Each week this fall, we’ll be introducing new Bates professors who have tenure-track positions on the faculty.
This year’s nine tenure appointments are in the disciplines of art and visual culture, classical and medieval studies, economics, English, environmental studies, dance, politics (two appointments), and psychology.
This week we introduce the third of our nine new faculty members, Nivedhitha Subramanian.
Name: Nivedhitha Subramanian
Title: Assistant Professor of Economics
Degrees from: Duke University, Ph.D. in public policy studies; Northwestern University, M.A. in economics; Massachusetts Institute of Technology, S.B. in economics.
Economics because: Like many U.S. high schools, Subramanian’s did not offer economics. “But I really liked math and I really liked social studies,” she recalls.
“One of my favorite teachers — with whom I’m still in touch — suggested that I would really like economics because it combines the two. And she was right.”
Her work: As a development and labor economist with a focus on gender, Subramanian looks at the economic challenges facing less-developed countries.
Specifically, she uses data to explore how gender, social expectations, and even reputation affect workers’ choices in developing countries, particularly Pakistan — questions like, “How do we hire people? What are the constraints that people, particularly women, might face in the labor market?”
For example: For her dissertation, Subramanian conducted experiments on how gender norms affect women job seekers in Pakistan. To gather data, she used Job Asaan, a Lahore-based platform for female job seekers created by a team of development economists at Duke, including Subramanian.
In the first experiment, some job seekers were given extra, gender-specific information about job postings, such as the gender of the job’s supervisor. Boom: Application rates doubled among job seekers armed with that information; in addition, job seekers with that information were more likely to apply to a job with a female supervisor.
“There’s this discrepancy between what women want for themselves and what they think that their parents or their families want for them.”
In the second experiment, some job seekers were reminded, or “primed,” about family expectations, being asked if they had discussed their job search with their family. (The answer was not surprising: “an overwhelming ‘yes,’ because in a South Asian context, especially for young people, it’s something you discuss with your parents,” says Subramanian.)
However, being reminded of family affected job seekers’ behavior, lowering their applications by 30 percent. “This is consistent with women knowing that their families might not be supportive of their job search,” Subramanian says.
At the same time, women who got the family reminder were more likely to apply to jobs when also given information about the gender of coworkers, which suggests that “they believe their families care whether they will be working with men or women,” explains Subramanian.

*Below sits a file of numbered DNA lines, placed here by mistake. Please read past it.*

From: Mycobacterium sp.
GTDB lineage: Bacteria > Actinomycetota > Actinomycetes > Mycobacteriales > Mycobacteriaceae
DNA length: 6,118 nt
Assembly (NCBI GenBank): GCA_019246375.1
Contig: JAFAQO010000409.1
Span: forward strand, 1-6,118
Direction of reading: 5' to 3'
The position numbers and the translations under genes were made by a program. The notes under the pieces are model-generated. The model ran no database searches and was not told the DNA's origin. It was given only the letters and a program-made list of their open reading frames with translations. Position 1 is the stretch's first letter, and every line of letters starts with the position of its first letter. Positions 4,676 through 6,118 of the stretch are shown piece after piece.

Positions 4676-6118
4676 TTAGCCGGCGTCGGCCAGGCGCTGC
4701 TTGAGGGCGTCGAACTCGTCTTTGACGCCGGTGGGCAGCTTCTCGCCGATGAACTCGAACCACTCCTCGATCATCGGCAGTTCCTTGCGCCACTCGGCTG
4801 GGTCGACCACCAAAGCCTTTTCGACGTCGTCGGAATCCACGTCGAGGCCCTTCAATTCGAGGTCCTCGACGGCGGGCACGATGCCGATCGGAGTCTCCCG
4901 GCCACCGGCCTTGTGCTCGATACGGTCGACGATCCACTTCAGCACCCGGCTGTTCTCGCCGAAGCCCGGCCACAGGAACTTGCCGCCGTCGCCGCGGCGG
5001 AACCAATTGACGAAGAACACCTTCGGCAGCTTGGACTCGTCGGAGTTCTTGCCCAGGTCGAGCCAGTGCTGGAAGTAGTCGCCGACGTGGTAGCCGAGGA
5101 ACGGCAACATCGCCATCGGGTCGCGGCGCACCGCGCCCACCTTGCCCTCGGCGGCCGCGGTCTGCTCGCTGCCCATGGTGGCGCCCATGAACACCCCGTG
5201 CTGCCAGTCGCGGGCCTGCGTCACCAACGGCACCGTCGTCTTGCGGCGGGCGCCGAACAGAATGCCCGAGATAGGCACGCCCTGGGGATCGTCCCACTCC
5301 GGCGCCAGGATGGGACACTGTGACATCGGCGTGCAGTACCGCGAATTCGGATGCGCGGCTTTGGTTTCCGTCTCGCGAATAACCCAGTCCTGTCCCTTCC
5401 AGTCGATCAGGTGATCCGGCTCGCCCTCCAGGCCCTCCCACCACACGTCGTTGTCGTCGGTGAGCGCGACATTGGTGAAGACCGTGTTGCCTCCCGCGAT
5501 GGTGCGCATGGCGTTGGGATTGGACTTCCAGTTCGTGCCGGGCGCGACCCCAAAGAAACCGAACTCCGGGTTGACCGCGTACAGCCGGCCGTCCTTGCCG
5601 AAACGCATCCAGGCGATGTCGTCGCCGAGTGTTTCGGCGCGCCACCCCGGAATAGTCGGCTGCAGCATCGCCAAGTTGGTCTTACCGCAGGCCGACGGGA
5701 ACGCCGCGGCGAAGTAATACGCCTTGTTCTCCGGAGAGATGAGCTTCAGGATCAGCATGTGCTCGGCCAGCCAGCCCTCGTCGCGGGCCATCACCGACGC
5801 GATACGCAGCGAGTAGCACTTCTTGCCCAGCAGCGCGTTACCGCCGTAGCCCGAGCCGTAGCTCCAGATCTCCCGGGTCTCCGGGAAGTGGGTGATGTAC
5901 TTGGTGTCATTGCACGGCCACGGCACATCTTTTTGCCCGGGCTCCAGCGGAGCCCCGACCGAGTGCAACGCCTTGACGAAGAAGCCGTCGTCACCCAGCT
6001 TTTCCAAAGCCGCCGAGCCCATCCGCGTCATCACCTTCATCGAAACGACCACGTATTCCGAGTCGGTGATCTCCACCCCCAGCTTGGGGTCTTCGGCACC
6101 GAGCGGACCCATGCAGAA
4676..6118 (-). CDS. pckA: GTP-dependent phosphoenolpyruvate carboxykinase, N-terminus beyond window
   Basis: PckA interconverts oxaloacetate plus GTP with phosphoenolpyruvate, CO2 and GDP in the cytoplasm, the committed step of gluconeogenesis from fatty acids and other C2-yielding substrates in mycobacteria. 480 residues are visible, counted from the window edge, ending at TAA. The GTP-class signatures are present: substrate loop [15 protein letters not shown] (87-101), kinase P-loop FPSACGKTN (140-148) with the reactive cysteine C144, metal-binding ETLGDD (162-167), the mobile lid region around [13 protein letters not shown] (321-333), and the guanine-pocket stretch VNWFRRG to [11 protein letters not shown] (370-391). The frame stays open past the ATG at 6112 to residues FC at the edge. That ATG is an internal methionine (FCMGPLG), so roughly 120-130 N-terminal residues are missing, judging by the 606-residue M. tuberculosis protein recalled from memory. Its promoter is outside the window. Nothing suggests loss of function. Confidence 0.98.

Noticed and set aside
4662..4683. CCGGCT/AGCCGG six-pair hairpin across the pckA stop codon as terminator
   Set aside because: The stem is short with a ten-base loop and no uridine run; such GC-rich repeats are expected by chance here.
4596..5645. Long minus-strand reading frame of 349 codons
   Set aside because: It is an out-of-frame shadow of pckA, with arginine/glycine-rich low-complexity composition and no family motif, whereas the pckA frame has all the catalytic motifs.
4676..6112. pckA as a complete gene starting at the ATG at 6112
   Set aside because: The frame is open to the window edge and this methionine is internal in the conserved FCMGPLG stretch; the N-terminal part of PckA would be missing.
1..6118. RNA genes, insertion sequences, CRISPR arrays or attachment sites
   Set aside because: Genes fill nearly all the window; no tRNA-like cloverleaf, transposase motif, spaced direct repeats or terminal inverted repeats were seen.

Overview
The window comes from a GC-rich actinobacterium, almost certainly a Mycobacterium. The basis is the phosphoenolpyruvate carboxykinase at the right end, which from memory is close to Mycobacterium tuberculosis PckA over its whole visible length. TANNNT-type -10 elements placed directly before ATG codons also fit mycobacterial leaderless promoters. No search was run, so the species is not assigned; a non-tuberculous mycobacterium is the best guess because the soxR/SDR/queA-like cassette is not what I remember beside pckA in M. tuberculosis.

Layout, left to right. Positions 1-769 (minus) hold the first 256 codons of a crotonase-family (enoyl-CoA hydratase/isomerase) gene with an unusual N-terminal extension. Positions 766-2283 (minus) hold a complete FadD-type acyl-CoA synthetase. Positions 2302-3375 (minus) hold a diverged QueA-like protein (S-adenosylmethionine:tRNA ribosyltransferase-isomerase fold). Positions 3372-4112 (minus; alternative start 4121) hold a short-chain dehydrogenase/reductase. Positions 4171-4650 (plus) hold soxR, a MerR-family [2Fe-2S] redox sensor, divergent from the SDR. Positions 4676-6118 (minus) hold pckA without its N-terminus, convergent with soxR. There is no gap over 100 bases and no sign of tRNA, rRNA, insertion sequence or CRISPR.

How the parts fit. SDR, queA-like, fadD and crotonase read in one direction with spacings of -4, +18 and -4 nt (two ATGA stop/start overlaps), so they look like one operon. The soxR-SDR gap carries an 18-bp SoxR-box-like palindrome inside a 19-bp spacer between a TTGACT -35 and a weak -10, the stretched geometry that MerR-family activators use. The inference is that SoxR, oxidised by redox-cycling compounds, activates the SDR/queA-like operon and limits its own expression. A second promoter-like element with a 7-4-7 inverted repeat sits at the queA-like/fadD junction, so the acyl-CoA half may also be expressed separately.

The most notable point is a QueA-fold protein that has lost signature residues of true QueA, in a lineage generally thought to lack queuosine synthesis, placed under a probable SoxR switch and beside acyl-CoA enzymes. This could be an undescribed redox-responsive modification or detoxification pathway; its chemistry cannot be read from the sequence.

“There’s this discrepancy between what women want for themselves and what they think that their parents or their families want for them. And that was really impacting which jobs they apply to.”
In terms of policy, Subramanian has suggested some easy-to-implement strategies to increase job application rates, like providing accurate information in a job posting about the gender of a job’s supervisor, or, for businesses seeking workers particularly, “simply publicizing the fact that they have female supervisors and/or that they have mostly or all female employees.”
Why development economics? Subramanian, who is Indian-American, grew up in the U.S. but traveled to India frequently.
“Just seeing the differences in day-to-day life and the two different contexts sparked a lot of questions for me,” she explains. “In college, I took a class on development economics, and I realized that those were exactly the questions that I wanted to answer, using really interesting methods.”
Context matters: “Part of the joy of this kind of research is learning about other contexts — about what other communities and societies look like — and then understanding sort of the bigger picture of your work.”
“There seems to be a lot of interaction across departments, and I thought that was really exciting.”
To that end, “being able to work in a country, living there for longer periods of time, is just incredibly valuable to understanding the context and doing high-quality social science research,” Subramanian says. “Granted, in the current state of the world, that’s not always possible.”
Why Bates? “I am an economist, but I really like talking to other social scientists and learning from broader communities,” she says. At Bates, “economics and sociology are literally on the same hallway,” sharing a floor in Pettengill Hall with several other academic programs, including Africana and classical and medieval studies.
“There seems to be a lot of interaction across departments, and I thought that was really exciting,” she says. During her visits, “I really liked talking to everyone I met, including all the students. They were fantastic, and so I was really excited about getting to interact with these faculty and students going forward.
Why teach? “Teaching is exciting,” she says. “There’s almost no parallel feeling to seeing something click for a student.”
This semester, she’s teaching statistics, a rite of passage for econ majors. “Students come in with mixed feelings about how excited they are. Even if they are initially less excited, you can help them see why knowing statistics is useful for interpreting the world around us. That’s just really rewarding.”